And by the way, the war on poverty grew out of Michael Harrington writing in the early ’60s about “the other America,” which got the attention of President Kennedy and then President Johnson, who led the war on poverty. What happened with the war on poverty was in some cases money ended up in bureaucracy and never got to the people who needed help. In some cases, we created a cycle of dependency, which was a very unhealthy thing. But there were some good things that came out of the war on poverty.Because of the war on poverty, we actually cut the poverty rate in this country in half in about a decade, and because of the war on poverty we have Medicaid today, we have Medicare, we have Head Start and the Elementary and Secondary Education Act. These are laws that benefited generations of Americans. So we did some things right. We also made some mistakes. America makes mistakes when it’s engaged with big issues.

Here’s what I believe we are dealing with today. There’s both a financial component and a societal/cultural component. On the financial side, we have to figure out ways to make work pay better. Most of these families that I’ve been meeting with work. In fact many of them work two or three jobs, but they’re working for minimum wage or something close to it. They don’t have any benefits.

Things we can do to bridge that income gap: Raise the minimum wage, which needs to be done. I’m helping lead minimum wage ballot initiatives in a whole group of states — Ohio, Michigan, Arizona, Montana, Arkansas, Nevada. Second thing we can do is expand the earned income tax credit. Bill Clinton did it in the 1990s. It had a positive effect. We can make it available to single workers. Get rid of the marriage penalty.

A big issue in poor families — they don’t have any assets. They have absolutely nothing to fall back on, as we saw in very real terms in New Orleans. So because of that, we need to find ways for people to build assets. There are some interesting things going on around the world. When I was in Britain, I talked with Tony Blair about their baby bonds, which is a new concept there. They set up accounts for kids when they are born. I have a different idea. I think we ought to have what I call work bonds where low-income families — set up a savings account for them. To the extent they’re able to save, we match what they’re able to save so there will be incentives to save, plus they will be able to build up assets so they will be less vulnerable to predatory and pay-day lenders.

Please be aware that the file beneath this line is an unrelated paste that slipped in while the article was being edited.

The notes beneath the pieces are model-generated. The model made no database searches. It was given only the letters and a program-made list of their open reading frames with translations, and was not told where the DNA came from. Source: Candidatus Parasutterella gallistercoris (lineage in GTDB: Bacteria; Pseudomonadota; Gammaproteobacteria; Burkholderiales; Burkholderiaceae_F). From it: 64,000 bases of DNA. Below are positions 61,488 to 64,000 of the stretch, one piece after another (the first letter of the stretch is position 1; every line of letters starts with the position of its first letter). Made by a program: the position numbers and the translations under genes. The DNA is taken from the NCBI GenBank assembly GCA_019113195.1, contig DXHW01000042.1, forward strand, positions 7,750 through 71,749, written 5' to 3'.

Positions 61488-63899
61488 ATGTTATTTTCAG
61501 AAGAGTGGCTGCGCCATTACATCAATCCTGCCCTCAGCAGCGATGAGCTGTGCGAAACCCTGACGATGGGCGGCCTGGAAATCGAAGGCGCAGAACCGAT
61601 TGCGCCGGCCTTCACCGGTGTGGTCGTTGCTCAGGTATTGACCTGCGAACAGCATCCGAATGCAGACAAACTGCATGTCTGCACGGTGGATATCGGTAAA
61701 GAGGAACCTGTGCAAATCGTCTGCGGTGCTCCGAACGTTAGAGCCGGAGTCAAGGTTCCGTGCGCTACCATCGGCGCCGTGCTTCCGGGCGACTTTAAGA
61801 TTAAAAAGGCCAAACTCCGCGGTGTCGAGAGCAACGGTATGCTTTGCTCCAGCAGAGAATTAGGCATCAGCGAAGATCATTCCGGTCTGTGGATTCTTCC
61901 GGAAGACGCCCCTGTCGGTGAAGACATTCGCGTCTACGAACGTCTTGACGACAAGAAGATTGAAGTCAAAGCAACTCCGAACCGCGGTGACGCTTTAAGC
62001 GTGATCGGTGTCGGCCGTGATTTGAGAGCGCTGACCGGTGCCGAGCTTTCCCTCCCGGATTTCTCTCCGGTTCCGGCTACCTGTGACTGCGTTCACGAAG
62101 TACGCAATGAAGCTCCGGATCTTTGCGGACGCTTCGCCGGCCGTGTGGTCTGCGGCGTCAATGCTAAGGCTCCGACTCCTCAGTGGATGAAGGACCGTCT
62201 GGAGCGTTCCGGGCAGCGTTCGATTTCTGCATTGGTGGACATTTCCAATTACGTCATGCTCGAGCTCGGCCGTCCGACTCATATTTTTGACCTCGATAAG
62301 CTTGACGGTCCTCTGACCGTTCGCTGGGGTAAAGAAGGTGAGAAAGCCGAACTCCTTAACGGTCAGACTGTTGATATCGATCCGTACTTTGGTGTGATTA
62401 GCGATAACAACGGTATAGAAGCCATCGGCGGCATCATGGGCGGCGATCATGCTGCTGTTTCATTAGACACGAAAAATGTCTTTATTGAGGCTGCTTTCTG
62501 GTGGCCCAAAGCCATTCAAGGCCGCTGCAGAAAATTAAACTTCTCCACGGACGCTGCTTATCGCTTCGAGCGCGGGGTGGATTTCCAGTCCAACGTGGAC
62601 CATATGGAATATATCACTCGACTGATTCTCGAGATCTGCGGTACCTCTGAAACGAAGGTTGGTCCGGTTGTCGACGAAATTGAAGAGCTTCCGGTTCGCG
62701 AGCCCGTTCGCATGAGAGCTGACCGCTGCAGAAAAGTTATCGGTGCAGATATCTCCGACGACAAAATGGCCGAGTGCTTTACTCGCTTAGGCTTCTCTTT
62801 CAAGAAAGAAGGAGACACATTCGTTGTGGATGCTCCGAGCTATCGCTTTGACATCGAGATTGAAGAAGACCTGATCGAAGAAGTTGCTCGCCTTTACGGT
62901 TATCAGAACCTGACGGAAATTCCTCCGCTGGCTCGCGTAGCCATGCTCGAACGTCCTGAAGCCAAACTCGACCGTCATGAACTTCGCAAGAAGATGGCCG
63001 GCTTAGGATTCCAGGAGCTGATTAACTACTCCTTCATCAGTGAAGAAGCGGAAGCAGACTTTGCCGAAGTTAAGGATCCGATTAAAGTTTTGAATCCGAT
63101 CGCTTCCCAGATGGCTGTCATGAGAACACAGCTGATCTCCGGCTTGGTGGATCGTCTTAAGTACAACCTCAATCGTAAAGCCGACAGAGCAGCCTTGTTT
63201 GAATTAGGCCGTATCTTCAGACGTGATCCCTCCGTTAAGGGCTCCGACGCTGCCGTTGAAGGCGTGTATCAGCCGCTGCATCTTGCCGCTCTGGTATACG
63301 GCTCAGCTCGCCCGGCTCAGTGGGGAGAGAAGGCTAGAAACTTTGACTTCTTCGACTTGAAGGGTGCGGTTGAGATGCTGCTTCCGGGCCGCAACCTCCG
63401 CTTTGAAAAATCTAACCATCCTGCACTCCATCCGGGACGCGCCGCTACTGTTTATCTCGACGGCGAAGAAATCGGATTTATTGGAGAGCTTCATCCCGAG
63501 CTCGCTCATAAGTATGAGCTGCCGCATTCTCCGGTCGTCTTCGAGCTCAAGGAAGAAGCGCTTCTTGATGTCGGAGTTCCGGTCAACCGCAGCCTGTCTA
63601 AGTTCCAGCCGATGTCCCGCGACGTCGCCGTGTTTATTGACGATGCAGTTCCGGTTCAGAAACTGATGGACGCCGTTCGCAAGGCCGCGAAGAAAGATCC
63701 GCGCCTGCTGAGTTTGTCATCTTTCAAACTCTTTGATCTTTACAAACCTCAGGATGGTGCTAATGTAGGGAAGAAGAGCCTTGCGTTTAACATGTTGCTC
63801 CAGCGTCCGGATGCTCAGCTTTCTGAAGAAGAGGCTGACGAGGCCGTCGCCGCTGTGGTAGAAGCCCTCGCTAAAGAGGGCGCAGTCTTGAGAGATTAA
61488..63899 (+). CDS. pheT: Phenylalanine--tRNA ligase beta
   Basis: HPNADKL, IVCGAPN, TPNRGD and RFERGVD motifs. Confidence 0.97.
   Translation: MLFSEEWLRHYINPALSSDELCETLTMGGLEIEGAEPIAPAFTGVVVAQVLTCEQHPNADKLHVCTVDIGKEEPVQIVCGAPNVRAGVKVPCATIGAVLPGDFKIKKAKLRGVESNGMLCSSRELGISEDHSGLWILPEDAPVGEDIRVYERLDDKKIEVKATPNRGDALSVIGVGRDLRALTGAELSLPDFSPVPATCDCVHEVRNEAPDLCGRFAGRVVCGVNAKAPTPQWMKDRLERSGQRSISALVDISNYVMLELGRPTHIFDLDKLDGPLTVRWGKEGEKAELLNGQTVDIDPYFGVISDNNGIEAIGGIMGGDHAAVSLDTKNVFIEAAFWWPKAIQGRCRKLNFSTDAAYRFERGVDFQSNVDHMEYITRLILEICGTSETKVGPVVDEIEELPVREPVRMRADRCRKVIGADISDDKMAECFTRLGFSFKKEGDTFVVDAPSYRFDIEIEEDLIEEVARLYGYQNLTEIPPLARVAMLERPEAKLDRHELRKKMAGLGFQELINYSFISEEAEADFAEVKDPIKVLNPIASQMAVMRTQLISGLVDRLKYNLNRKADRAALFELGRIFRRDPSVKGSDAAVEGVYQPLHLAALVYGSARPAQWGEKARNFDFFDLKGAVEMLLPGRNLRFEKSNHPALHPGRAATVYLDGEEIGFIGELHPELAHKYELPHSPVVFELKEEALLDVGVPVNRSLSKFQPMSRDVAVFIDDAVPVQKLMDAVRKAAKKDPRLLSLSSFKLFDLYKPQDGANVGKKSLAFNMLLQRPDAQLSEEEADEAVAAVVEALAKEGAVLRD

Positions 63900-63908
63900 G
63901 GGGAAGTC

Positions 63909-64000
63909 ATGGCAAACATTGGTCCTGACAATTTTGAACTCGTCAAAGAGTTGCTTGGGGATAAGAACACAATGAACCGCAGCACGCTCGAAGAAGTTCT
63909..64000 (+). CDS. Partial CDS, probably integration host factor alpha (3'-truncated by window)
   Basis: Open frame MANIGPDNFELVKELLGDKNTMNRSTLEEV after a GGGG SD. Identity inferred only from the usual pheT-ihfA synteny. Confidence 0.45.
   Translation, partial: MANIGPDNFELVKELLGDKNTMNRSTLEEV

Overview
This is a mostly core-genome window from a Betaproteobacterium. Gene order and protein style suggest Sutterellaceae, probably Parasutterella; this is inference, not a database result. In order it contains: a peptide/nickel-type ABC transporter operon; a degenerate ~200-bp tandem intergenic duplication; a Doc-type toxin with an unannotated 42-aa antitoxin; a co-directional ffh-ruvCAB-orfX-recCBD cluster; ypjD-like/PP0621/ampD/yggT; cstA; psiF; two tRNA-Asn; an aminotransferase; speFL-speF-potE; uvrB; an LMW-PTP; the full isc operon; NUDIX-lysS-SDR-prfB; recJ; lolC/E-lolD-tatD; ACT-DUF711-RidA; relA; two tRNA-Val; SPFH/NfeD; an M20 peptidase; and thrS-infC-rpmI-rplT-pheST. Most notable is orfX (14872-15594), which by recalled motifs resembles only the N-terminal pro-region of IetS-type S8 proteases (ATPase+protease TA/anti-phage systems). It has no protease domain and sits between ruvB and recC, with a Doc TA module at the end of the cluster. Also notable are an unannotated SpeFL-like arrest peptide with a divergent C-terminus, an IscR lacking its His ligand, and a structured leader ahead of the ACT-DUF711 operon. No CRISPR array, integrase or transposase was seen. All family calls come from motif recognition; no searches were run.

The economic and racial segregation that we’ve seen on our television screens in New Orleans, which exists all across America, is unhealthy for our country. We need to find ways to break down those lines. I would use Section 8 housing vouchers, not just to provide basic housing but to try to move families into better neighborhoods. Good for them, good for the neighborhoods they’re moving into.

Access to college. In this world of globalization, it’s critical that kids be educated, and the kids of many of these families I’ve been meeting with don’t go to college because their parents didn’t go to college, they don’t know how to apply for financial aid; it’s just too complicated. And so they just go to work, the path of least resistance. So what we’ve done is we started a model program in Greene County, a poor county in Eastern North Carolina, called College for Everyone, where we make college available to every young person in the county who meets the requirements: graduate from high school, qualify to go to college — have to go to a state university or community college — and they commit that they are going to work the first year they’re in college for at least 10 hours a week. So the idea is get them in college, get them engaged in helping support their own education by working.